The stall, “I need to speak with someone” is as old as “The price is too high” objection.
Despite it being around before all sales reps working today were born, most still have trouble overcoming it. You’d think that with all the good rebuttals and techniques that have been written for it they might have figured it out, but, alas, most reps still struggle with it.
To help you finally and definitively deal with it, I present you five new, improved and proven ways of handling this stall. Now, let me make something clear: these techniques won’t always work at overcoming this stall (sometimes they will, though!), but they will let you know how much of a stall this put off is, whether or not it’s a smokescreen, and how much of a shot you have at overcoming it, side-stepping it, or setting yourself up for a successful next call (or if there should even be a next call with a prospect).
So let’s start at the beginning. The first thing you need to do is qualify for this stall during your opening call. Do you? If you don’t, then you’re likely to keep getting this at the end of your presentations and, oh, how frustrating that must be for you. If you get it once, then shame on them, but if you keep getting it over and over again, then shame on you. Here’s what you must be asking on your first call:
“And _________, besides yourself, who weighs in on the final decision on something like this?”
And if they tell you their boss or corporate, etc., then you must layer that with:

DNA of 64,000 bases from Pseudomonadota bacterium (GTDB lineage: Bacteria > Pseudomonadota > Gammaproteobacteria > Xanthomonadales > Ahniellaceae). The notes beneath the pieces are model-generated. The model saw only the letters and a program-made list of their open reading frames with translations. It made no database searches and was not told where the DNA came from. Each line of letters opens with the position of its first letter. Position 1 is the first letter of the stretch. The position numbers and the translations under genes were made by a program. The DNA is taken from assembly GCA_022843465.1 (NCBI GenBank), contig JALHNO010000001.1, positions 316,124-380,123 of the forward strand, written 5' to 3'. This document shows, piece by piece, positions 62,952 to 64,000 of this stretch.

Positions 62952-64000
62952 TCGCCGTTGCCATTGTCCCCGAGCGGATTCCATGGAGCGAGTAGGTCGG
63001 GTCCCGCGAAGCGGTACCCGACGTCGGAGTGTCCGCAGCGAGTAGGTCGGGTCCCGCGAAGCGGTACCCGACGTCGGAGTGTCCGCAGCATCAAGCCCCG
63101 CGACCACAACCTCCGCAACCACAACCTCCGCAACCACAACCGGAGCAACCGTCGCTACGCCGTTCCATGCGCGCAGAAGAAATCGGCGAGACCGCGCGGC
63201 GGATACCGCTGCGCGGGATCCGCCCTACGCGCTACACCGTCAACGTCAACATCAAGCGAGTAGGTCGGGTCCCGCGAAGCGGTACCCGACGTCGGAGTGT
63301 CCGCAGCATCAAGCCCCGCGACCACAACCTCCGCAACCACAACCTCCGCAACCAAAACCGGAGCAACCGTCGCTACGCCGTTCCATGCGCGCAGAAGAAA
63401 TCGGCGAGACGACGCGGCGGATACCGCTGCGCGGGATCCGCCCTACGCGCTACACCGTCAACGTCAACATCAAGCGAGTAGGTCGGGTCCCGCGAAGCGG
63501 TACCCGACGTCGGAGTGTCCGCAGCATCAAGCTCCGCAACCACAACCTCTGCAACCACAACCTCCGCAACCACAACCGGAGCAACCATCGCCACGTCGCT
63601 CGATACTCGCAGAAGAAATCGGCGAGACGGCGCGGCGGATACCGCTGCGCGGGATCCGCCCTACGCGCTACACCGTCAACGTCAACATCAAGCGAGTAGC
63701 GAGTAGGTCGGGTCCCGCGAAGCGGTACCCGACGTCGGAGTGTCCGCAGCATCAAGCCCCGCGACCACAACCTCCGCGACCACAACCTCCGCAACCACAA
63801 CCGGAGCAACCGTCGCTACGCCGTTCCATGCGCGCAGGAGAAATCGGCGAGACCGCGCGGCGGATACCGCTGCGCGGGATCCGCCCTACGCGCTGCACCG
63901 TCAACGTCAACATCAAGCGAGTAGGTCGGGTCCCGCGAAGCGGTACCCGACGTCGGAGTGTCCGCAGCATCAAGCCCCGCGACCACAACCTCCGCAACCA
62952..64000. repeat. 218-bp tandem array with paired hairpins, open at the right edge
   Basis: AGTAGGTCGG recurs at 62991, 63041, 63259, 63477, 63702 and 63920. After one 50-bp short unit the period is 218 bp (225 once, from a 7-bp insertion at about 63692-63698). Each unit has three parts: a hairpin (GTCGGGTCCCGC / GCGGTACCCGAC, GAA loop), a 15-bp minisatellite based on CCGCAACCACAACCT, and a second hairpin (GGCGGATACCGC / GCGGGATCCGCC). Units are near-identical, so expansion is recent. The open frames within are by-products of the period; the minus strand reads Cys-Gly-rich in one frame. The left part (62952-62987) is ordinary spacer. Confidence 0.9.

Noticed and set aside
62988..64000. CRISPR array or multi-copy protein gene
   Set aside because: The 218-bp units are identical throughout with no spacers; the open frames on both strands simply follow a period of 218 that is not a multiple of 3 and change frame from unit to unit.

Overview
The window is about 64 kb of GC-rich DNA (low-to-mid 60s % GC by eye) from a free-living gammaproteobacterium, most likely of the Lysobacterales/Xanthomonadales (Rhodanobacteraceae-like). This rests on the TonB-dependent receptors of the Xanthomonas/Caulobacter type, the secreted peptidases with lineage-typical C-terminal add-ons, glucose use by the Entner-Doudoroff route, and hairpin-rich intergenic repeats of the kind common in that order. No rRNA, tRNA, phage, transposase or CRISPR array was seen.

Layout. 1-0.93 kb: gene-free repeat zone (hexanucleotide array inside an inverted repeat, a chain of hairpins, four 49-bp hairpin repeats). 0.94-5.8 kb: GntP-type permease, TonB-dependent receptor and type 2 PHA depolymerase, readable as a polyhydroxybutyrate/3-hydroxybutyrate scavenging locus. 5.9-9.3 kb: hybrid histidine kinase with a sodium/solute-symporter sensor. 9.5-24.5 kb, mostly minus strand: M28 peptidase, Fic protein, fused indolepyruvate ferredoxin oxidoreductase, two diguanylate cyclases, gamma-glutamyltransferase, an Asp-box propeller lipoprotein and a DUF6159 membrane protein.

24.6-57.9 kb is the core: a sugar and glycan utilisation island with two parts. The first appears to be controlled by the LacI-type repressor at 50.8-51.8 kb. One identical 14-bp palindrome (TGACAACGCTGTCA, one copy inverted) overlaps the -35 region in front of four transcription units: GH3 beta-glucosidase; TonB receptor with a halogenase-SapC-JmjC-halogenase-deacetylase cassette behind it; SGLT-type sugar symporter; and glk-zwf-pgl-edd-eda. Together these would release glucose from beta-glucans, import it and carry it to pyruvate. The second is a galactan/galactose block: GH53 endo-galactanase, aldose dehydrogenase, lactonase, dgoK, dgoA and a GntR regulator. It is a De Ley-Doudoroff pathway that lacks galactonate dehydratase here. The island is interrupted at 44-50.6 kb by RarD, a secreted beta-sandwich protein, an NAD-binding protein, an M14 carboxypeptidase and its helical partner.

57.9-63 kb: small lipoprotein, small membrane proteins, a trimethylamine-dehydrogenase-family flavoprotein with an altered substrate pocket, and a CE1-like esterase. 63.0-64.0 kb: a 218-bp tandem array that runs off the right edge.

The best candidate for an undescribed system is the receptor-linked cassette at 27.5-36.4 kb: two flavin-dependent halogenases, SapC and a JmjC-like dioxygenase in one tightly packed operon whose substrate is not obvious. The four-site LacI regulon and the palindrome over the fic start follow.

“And how much influence do you have in that?”
“And what do they usually do when you bring them something like this?”
“Based on what you know about how they feel about something like this, what do you honestly think they would do?”
Etc. You must get as much clarity as you can upfront so you know what to expect when you go into your demo or presentation. And, of course, as you begin your close, you must also preface it with:
“And before we get started here, just so we’re on the same page, if you like what you see at the end of our presentation today, what are the next steps for putting to work for you on your end?”
“At the end of our presentation today, if you like what you see, can you put us to work for you today?”
Again, you must have clarity over the process before you begin your presentation. Once you have that, however, if you still get the “I’ll have to show this to my partner, boss, etc.,” then use one of the proven scripts below to handle it. As always, adjust it, customize it, and make it your own, and then practice, drill and rehearse it until you’ve got it down.
“I need to talk to my boss/partner/corporate” etc.
“No problem, and are you going to recommend this to them?”
“Great! Then I’ll hold on while you check with them…”
“Great! And as you mentioned earlier, they do usually go with your recommendation, right?”
“Wonderful. Then I’ll go ahead and get the paperwork started on my end – can you reach out and see if they’re available now to run this by them?”